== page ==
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City buys new equipment for landfill as it prepares to close

With the life of the City of Cairo’s landfill coming to a close, city councilmen took a long, hard look at lease/purchasing a new piece of equipment for the landfill at a cost of over $400,000.
Cairo City Manager Chris Addleton recommended to the city council this week the city lease/purchase a Caterpillar 973 track loader for a 48-month lease at $8,525 per month.
Household garbage is required to be covered by dirt daily according to city officials and the existing track loader has been in operation since 2008 and has logged over 12,000 hours of operation.
Addleton said that last June engineers projected the life of the landfill at 4.5 years and noted that the lead time to order a new track loader is six months. So, the city manager predicts the life of the landfill will be approximately 3.5 years before the new equipment is delivered.
Councilman Jerry Cox asked when the council was going to discuss the long-term plan for handling solid waste when the landfill is closed. Addleton said the council had only a few choices, either to transport the garbage and trash to landfills in Thomas or Decatur counties or to outsource the solid waste collection all together.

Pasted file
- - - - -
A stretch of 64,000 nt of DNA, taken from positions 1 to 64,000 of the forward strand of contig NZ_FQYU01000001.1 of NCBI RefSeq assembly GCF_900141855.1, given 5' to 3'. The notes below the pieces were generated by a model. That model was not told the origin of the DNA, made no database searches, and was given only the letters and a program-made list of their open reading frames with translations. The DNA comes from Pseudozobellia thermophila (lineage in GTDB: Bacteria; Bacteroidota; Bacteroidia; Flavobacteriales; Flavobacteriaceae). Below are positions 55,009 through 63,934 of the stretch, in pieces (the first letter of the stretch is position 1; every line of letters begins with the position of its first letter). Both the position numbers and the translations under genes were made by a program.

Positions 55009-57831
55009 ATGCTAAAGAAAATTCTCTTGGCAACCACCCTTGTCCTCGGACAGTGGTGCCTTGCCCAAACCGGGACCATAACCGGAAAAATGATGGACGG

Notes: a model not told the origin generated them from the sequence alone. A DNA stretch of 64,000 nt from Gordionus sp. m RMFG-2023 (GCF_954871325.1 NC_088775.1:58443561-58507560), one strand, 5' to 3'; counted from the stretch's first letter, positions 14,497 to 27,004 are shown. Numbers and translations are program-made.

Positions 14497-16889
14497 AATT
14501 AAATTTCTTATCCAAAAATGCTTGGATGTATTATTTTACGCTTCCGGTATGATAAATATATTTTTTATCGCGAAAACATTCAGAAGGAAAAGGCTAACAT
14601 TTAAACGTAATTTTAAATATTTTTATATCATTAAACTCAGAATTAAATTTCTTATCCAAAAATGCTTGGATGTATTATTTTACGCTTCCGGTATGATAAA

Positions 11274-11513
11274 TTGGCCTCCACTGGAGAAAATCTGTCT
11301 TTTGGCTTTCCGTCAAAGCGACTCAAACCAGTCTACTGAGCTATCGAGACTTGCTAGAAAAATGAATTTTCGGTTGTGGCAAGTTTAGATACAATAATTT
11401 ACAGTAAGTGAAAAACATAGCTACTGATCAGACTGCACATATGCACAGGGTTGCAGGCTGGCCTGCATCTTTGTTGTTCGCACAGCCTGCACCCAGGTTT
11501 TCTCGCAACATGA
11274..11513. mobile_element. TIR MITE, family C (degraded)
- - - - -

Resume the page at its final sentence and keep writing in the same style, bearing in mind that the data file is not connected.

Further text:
To bridge the gap, Addleton said the city needed the new piece of equipment. He also said at the end of the lease Yancey Caterpillar is guaranteeing a buy-back of the equipment for $94,000.
Based on average annual repair costs and estimates from Yancey to keep the existing machine running, Councilman Cox said the city could expect to spend approximately $240,000 on repairs and maintenance over the next four years. “There is a pretty good gap there,” Cox said comparing the repair estimates and the cost of the four-year lease.
Public Works Director Raymond Stokes said Cox’s concerns were valid, however he said that the heart of the machine is a computer system and if that had to be replaced the cost of keeping the machine operating would be much more than Cox was projecting. He also said that with machines of that age an issue obtaining spare parts becomes a problem.
Councilman James H. (Jimmy) Douglas, who chairs the council’s finance committee, asked Stokes and Addleton if the guaranteed buy back offer would be honored if the city financed the lease through alternate options.
“A rate of 3.14 percent may be a little high,” Douglas said.
Stokes said he did not know the answer but would find out. Douglas also suggested that the city may be able to sell the equipment in four years for more than the $94,000 Yancey was guaranteeing.
Douglas said the council could approve ordering the equipment and discuss the financing options later.
The council then voted unanimously to approve ordering the new track loader.

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